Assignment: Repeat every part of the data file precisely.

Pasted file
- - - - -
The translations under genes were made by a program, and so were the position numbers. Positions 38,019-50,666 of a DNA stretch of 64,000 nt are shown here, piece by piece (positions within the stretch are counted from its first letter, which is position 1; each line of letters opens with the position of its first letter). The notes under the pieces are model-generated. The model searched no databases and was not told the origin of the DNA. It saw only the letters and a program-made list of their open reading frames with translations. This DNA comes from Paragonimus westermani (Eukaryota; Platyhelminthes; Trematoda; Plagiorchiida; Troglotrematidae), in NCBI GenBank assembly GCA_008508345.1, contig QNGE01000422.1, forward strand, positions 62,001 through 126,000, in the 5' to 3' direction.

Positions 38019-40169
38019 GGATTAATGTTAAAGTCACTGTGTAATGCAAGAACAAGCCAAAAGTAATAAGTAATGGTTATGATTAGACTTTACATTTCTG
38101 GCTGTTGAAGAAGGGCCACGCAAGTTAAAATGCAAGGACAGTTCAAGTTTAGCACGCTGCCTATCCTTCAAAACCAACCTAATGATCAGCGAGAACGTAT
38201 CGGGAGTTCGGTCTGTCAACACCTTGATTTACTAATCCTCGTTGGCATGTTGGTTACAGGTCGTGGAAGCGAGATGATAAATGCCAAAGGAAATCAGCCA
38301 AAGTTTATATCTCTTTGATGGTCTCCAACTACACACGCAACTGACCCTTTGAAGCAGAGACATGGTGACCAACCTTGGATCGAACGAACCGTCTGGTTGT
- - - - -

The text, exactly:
The translations under genes were made by a program, and so were the position numbers. Positions 38,019-50,666 of a DNA stretch of 64,000 nt are shown here, piece by piece (positions within the stretch are counted from its first letter, which is position 1; each line of letters opens with the position of its first letter). The notes under the pieces are model-generated. The model searched no databases and was not told the origin of the DNA. It saw only the letters and a program-made list of their open reading frames with translations. This DNA comes from Paragonimus westermani (Eukaryota; Platyhelminthes; Trematoda; Plagiorchiida; Troglotrematidae), in NCBI GenBank assembly GCA_008508345.1, contig QNGE01000422.1, forward strand, positions 62,001 through 126,000, in the 5' to 3' direction.

Positions 38019-40169
38019 GGATTAATGTTAAAGTCACTGTGTAATGCAAGAACAAGCCAAAAGTAATAAGTAATGGTTATGATTAGACTTTACATTTCTG
38101 GCTGTTGAAGAAGGGCCACGCAAGTTAAAATGCAAGGACAGTTCAAGTTTAGCACGCTGCCTATCCTTCAAAACCAACCTAATGATCAGCGAGAACGTAT
38201 CGGGAGTTCGGTCTGTCAACACCTTGATTTACTAATCCTCGTTGGCATGTTGGTTACAGGTCGTGGAAGCGAGATGATAAATGCCAAAGGAAATCAGCCA
38301 AAGTTTATATCTCTTTGATGGTCTCCAACTACACACGCAACTGACCCTTTGAAGCAGAGACATGGTGACCAACCTTGGATCGAACGAACCGTCTGGTTGT